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The Curtain Rises: Eastern Europe, 1989 : BERLIN : The Wall--a Grim, Bloody Scar--Has Now Lost Its Horror : For 28 years it divided the German people--and the superpowers. Now visitors, seeking a memento of the Cold War, hammer away at it.


BERLIN — Suddenly, after 28 years of a fearsome, almost obscene, presence, the Berlin Wall has lost its horror.

The Wall snakes its reptilian way, shimmering with colored graffiti, across the once and possibly future German capital, and is now visibly dying.

People beat on it with hammer and chisel, hawkers sell chunks of its concrete spine, strollers peer tentatively through the ruptures.

From the moment the Wall was breached on the memorable evening of Thursday, Nov. 9, its role as Europe's most detested barrier began receding into history. Since it was raised in 1961, it had been a harsh, physical reminder of the division of Berlin, of the two Germanys, of East and West.

It has been stained with the blood of those breaking through to freedom: At least 80 people were killed trying to cross the Wall, 111 more along the West German border.

Thousands more, however, did succeed in fleeing--by tunnel, hidden under car floorboards, swimming the Elbe or Spree rivers, and even by hot-air balloon.

Who could forget the Wall's harrowing images? The grim barbed wire and watchtowers, buildings demolished to create mine fields, a border guard suddenly leaping the wire into West Berlin, the snarling Alsatian patrol dogs, the bullet-riddled body of a teen-ager left to die slowly while East German guards made no move to help.

The East German guards were purposely not Berliners, cynical and questioning, but farm boys from rural Saxony who had few compunctions about obeying their lethal orders.

And so, manning the Wall, they helped to shape East Germany's image as an unfeeling, brutal police state: the goose-stepping Nazis of communism.

The Wall also became the rhetorical podium for politicians speaking millions of words--the most eloquent those of U.S. President John F. Kennedy, who here reminded the world in 1963 that the defense of freedom meant we were all Berliners.

So when the Wall was finally and unexpectedly opened that Thursday, for those thousands who were there--and for millions who watched on television--the mood was utterly exhilarating.

People streamed through the crossing points in the glare of floodlights with a palpable air of disbelief--as if it were all a crazy dream, or conversely, as if the signals would change and the prison gates would be quickly shut again.

Berliners wept openly and embraced strangers at the crossing points, including the most famous of all, Checkpoint Charlie. Sparkling wine bottles were uncorked and passed around; later, huge throngs swept up the broad Kurfuerstendamm, West Berlin's glittery main stem, and the noisy, smelly, tiny East German Trabant auto was the star of the hour.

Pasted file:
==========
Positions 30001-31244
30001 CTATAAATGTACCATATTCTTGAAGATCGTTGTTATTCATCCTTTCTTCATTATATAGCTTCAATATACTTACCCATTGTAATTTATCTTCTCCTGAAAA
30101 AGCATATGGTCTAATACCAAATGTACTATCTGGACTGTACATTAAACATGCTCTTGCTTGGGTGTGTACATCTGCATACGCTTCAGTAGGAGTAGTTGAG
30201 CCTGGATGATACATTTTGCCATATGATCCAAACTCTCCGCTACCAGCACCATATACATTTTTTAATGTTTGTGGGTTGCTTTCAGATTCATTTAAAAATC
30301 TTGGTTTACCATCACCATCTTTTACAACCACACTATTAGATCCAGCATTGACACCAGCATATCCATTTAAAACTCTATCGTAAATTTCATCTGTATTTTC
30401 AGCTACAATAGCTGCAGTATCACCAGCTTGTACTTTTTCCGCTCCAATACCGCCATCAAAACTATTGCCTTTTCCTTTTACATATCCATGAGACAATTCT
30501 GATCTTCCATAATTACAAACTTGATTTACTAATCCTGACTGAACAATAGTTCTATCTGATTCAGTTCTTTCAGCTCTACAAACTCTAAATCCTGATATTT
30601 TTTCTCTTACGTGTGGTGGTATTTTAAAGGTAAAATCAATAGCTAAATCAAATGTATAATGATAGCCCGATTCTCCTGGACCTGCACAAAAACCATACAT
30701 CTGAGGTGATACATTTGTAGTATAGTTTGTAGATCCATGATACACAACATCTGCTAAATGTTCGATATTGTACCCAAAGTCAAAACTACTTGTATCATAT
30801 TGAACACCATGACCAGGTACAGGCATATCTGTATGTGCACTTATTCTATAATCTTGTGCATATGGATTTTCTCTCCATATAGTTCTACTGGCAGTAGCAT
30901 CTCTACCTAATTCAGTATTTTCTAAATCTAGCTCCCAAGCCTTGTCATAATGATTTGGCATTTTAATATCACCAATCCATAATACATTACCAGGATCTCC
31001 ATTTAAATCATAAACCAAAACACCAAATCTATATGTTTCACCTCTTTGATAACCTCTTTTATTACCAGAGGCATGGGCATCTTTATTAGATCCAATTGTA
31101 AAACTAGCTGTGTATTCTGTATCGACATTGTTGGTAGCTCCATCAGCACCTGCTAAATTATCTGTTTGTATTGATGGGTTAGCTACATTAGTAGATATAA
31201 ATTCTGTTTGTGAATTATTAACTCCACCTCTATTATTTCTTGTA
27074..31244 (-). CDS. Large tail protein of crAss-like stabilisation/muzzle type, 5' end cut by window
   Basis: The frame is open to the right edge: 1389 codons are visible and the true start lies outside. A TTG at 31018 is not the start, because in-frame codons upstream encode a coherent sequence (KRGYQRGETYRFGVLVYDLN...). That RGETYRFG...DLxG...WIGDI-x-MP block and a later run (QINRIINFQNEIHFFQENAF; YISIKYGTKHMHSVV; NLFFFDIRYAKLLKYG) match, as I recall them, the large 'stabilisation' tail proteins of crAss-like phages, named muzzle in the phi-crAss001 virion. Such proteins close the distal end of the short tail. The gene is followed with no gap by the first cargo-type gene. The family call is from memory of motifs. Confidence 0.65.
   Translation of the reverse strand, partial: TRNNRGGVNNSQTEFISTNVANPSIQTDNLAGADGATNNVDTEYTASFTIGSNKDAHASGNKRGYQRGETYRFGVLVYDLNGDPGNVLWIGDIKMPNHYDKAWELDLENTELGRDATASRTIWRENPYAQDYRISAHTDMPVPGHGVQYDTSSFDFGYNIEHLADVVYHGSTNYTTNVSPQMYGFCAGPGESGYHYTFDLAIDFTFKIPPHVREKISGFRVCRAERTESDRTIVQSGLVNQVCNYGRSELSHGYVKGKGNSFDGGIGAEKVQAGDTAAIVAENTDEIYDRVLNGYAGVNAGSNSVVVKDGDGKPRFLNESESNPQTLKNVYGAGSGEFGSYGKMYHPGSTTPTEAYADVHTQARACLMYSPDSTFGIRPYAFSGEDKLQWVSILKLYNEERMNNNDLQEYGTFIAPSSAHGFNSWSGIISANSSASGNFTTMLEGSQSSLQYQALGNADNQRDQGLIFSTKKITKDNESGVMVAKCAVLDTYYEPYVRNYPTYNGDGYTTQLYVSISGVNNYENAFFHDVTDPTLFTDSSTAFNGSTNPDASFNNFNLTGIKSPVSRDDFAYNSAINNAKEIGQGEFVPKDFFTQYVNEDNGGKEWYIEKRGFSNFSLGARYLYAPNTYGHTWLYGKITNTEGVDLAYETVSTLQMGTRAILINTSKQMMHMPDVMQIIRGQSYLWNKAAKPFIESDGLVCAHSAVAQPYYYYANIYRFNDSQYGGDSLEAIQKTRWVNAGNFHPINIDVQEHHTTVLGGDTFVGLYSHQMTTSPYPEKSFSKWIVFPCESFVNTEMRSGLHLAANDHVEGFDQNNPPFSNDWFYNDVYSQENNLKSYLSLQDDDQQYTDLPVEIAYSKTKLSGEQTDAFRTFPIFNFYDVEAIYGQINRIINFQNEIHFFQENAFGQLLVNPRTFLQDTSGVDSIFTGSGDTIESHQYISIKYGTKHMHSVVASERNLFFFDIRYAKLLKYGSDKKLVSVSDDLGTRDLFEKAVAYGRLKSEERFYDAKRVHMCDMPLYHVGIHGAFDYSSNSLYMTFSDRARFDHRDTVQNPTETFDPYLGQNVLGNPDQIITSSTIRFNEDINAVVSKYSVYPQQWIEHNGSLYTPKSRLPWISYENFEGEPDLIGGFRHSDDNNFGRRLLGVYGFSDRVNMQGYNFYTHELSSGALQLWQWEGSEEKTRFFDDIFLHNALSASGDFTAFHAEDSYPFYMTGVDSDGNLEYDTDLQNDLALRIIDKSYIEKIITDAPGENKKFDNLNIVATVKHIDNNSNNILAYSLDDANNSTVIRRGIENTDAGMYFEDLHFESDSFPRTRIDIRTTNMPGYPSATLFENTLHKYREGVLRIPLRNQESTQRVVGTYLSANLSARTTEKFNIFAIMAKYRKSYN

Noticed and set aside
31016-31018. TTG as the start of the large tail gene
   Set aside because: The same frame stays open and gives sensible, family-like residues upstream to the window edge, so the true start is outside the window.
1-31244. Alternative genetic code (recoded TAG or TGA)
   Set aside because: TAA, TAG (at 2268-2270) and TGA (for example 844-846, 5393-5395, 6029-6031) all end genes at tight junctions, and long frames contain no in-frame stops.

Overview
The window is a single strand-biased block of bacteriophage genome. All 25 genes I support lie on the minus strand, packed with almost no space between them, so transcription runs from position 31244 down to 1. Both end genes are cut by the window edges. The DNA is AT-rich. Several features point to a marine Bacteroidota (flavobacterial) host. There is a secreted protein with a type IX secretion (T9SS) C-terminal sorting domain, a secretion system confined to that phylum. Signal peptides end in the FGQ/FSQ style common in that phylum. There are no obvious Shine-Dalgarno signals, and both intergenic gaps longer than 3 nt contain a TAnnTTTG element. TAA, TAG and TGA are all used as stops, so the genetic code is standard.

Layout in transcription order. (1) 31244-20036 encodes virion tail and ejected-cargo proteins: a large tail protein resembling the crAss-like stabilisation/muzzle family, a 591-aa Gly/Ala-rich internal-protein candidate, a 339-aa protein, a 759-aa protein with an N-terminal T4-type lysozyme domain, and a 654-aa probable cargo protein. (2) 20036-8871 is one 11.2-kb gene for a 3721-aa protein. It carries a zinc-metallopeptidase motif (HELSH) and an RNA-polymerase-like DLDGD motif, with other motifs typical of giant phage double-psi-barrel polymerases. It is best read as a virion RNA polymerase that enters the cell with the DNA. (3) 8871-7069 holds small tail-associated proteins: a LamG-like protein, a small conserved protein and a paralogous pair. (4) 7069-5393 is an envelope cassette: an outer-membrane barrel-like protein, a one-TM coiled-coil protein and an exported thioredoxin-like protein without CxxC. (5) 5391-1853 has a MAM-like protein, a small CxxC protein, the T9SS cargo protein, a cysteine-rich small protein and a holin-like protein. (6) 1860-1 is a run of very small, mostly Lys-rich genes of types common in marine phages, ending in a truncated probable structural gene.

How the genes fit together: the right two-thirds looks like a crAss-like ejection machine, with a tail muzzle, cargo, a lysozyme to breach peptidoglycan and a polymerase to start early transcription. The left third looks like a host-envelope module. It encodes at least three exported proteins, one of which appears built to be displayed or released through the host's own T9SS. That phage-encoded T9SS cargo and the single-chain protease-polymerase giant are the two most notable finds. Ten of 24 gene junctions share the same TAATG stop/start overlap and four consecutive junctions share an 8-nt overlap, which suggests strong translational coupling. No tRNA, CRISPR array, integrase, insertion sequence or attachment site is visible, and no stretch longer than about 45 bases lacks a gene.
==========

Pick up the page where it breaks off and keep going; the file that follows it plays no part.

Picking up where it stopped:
But now, as euphoria dissipates in the gray December days, the Wall is seen by Berliners as a strange relic of the past while they routinely pass back and forth.

"We are just moving from one part of our city to another," declares one East Berliner walking by. "This is the way it should be."

And an East German border guard, bundled in a parka against the biting cold, agrees: "Everything is normal. No problem."

But for some Berliners, the situation will not be normal until the avenue is opened through the Brandenburg Gate--the monument that symbolizes the city, a landmark like Paris' Eiffel Tower and London's Big Ben.

Many regard the Brandenburg Gate, a six-columned arch topped by the Goddess of Victory in a chariot pulled by four horses, as the ultimate symbol of German unity, of former Prussian greatness under kings and kaisers.

"This gate has meaning for many Germans," says one West German visitor. "It gives us a national feeling, and we would like to see it opened again."

A young carpenter from Dresden, striding through one of the Wall's new crossing points into West Berlin with his wife, declares: "If the political situation continues like this, there will be no need for the Wall. Reunification is closer."

And a West Berliner heading in the other direction agrees: "Maybe reunification happens much sooner than we imagined."

"Maybe the Cold War is really going to end," muses U.S. Sgt. Michael Rafferty, a lean, clipped-haired member of the Berlin Brigade at Checkpoint Charlie.

To be sure, many visitors are coming to Berlin these days for a glimpse of the Wall, even grabbing a fragment of the once-dreaded barrier.

"I wanted to come and see history being made," explains Bill Gerber, a lanky young businessman from San Diego. "The Wall to me is a symbol of both freedom and repression."

But as normality returns to Berlin, and perhaps Europe, the question is raised: What do to with the Wall?

Some believe it should be quickly torn down by the East Germans. A West German standing at one of the Wall's crossings exclaims: "It's such a horrible thing, nothing should remain."

Others, however, suggest that the Wall should stand as a stark monument to the years of Communist repression--but also to man's aspiration for freedom. THE CRUMBLING OF THE WALL

At least 14 Berlin Wall crossings have become available since Nov. 9, when East Germany removed restrictions on traveling to West Berlin. They are: (1) Wollank Strasse (2) Bornholmer Strasse (3) Eberswalder/Bernauer Strasse (4) Chaussee Strasse (5) Invalider Strasse (6) Friedrich Strasse (7) Jannowitz Bridge Subway Station (8) Potsdamer Platz (9) Friedrich Strasse/Zimmer Strasse (10) Heinrich Heine Strasse (11) Oberbaum Bridge (12) Puschkinallee (13) Sonnenallee (14) Stuebenrauch Strasse/Johannisthal Source: East German Embassy

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